In Depth

Iraqis ponder lessons of history after Saddam hangs

BAGHDAD (Reuters) - When Ali Mohammed was woken by gunfire celebrating the hanging of former Iraqi president Saddam Hussein, he thought about the lessons of history in his country where rulers tend not to die quietly in their beds.

“When I realized Saddam had been executed I was very happy,” said the 25-year-old student from the southern city of Diwaniya.

“I started watching television and it occurred to me that the end of every president in Iraq is either execution or assassination. I find that troubling.”

Even in a region where power rarely changes hands through elections, Iraq has proved a dangerous place to rule.

Formerly part of the Ottoman Empire, it was created as a state by imperial Britain after World War One and ruled by British-backed monarchs until a military coup in 1958 when the king, crown prince and prime minister were all killed.

The man who staged that coup, Brigadier Abdul-Karim Kassem, was himself toppled and killed in 1963. The next president died in an air crash and was succeeded by his brother, who was exiled after a coup in 1968 by the Baath party.

President Ahmed Hassan al-Bakr, who resigned in 1979 when Saddam officially became president -- formalizing the control Saddam had already seized -- died suspiciously three years later, sparking speculation that his successor had him poisoned.

“If you think of ‘58, ‘68 and ‘79, you can now put 2006 on this list -- a propagandistic show trial, a quick execution and a claim that this marks a watershed in Iraqi history,” said Toby Dodge, an Iraq expert at Queen Mary, University of London.

Saddam had intimate knowledge of assassins -- as a young man he himself fired at Kassem in 1959 in a botched bid to kill the then leader. As president, Saddam took elaborate precautions, including using body doubles. The crimes for which he was executed were reprisals for a failed assassination bid in 1982.


Businessman Atheer Abdullah, 43, said Iraq, which has the world’s third biggest oil reserves and two major rivers, should be a prosperous country but had squandered its natural wealth.

“It is a cursed country with a cursed history,” he said as he waited at Baghdad airport to fly to Jordan where he now lives.

“It’s a country that two-thirds of the population flees at every regime change and the rest are in prison or killed or living in misery.”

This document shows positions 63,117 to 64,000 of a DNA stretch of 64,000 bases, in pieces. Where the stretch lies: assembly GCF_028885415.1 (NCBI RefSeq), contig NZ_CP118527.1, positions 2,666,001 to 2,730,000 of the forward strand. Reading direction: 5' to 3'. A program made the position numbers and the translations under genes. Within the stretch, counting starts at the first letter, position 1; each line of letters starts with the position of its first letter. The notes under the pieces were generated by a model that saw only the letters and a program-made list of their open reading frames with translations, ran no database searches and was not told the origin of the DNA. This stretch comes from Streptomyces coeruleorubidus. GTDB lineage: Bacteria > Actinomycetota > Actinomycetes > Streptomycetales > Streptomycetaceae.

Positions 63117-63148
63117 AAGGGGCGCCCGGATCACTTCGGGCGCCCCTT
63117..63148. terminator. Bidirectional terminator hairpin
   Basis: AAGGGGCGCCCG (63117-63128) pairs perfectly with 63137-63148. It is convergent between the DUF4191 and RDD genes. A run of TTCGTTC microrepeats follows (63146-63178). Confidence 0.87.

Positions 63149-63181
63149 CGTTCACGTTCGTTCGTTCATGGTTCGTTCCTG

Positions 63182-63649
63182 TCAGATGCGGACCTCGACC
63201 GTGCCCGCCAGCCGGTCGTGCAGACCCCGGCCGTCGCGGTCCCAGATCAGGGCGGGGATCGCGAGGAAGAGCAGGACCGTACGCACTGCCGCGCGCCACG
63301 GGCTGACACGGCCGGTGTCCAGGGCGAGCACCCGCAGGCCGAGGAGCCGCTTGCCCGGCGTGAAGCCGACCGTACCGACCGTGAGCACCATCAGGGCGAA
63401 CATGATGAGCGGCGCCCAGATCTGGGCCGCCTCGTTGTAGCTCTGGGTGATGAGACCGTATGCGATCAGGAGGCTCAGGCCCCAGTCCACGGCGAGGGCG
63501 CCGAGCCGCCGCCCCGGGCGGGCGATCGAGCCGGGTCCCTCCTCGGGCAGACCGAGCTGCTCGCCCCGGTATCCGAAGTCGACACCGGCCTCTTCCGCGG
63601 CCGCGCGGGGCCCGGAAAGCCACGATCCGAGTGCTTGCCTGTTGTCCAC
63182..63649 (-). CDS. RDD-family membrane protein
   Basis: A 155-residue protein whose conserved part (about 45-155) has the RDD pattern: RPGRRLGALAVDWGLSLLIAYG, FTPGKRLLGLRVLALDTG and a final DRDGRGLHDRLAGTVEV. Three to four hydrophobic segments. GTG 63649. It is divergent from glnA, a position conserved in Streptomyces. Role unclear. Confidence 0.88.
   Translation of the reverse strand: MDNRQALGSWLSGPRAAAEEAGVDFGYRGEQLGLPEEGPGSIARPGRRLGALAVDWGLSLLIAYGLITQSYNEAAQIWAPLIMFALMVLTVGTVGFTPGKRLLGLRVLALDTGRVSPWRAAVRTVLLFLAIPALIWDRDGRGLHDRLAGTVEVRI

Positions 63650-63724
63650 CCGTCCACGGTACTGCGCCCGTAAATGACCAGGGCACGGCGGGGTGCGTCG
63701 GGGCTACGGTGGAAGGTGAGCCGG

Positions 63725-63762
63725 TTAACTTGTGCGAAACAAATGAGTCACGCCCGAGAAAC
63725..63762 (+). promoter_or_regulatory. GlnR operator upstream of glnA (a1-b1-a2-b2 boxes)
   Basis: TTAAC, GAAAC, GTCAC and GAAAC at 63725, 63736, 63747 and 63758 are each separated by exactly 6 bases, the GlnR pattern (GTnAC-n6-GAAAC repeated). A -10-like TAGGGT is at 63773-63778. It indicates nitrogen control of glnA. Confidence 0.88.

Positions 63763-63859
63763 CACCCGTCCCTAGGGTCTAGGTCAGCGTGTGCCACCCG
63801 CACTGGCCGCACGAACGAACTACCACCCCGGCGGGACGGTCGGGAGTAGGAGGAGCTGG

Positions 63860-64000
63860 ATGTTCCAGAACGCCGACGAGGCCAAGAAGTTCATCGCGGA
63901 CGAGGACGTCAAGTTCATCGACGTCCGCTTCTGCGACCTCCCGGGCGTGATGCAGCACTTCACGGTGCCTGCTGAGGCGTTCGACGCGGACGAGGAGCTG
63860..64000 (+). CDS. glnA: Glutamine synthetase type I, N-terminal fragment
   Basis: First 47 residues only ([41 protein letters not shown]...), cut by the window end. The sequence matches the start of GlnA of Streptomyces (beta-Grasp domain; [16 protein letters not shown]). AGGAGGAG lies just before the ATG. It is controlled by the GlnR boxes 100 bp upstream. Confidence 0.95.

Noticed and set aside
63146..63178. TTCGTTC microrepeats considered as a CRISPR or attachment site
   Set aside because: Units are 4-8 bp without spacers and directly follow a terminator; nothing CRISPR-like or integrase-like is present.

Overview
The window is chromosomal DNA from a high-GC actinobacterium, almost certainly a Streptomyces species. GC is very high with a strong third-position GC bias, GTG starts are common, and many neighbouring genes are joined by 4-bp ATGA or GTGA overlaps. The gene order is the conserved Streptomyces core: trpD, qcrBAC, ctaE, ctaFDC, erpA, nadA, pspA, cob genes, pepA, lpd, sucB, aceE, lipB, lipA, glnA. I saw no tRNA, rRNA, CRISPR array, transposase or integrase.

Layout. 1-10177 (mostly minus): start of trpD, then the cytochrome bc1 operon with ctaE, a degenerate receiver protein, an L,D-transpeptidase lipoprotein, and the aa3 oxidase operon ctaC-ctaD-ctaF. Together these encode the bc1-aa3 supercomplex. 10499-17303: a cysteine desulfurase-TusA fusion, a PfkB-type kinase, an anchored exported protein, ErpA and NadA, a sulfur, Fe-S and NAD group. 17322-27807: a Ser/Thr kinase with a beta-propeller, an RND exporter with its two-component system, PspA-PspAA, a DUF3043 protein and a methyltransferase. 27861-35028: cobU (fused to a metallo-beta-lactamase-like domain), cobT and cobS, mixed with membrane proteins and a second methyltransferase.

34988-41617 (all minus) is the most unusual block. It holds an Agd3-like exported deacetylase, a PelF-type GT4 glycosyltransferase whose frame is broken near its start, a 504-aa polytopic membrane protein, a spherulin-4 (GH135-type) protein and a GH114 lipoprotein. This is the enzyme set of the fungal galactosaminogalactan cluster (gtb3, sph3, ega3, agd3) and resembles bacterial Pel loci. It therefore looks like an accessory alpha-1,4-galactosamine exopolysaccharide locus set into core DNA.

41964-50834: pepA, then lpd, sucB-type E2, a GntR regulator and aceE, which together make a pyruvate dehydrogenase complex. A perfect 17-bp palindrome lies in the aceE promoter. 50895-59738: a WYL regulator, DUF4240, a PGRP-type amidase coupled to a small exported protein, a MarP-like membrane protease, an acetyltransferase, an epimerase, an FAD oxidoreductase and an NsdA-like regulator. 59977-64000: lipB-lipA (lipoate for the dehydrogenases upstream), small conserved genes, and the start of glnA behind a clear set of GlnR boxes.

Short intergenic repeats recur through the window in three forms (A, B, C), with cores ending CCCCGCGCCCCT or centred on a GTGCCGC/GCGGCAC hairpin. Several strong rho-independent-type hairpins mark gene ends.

Prime Minister Nuri al-Maliki has seen his fragile authority among fellow Shi’ites enhanced after he forced through Saddam’s execution just four days after the appeal court upheld his conviction over the killing and torture of Shi’ites.

But many Sunni Arabs and Saddam’s defense team have accused Maliki of political interference in the trial, which was widely criticized as unfair by international human rights groups.

Sectarian passions that have pushed Iraq toward civil war since U.S. troops overthrew Saddam in 2003 could be further inflamed by video posted on the Internet showing Shi’ite officials taunting him as he stood on the gallows on Saturday.

Iraqi state television showed film of Saddam being prepared for death, but stopped short of showing the actual moment of death. However the full video was circulated on the Internet.

Dodge said the showing of the execution “conforms to a brutal logic that Saddam Hussein used himself”.

“This isn’t even victor’s justice, this is the tawdry work of an insecure government,” Dodge said.

Amid reports that his U.S. backers are losing patience with him, Maliki has dismissed public speculation of a coup and said it would be folly to replace him.

President Bush has said the invasion of Iraq is part of a wider goal to spread democracy in the Middle East and he hailed elections in 2005 as the start of a new era.

But according to U.N. figures, more than 3,000 civilians are being killed every month in spiraling sectarian violence.

Some mourners at Saddam’s grave promised revenge.

The video of the hanging inspired some discomfort even in places such as Arbil, a Kurdish city whose people, long oppressed and attacked by Saddam, had every reason to celebrate.

“It showed that we still have the culture of revenge in Iraq,” said Sara Baban, 35. “It brought to mind the scenes of executions of Iraqi officials in years gone by.”

(Additional reporting by David Cutler in London, Mariam Karouny in Baghdad, Imad al-Khuzaie in Diwaniya and Shamal Aqrawi in Arbil)

* to see a chronology of Iraqi leaders please click on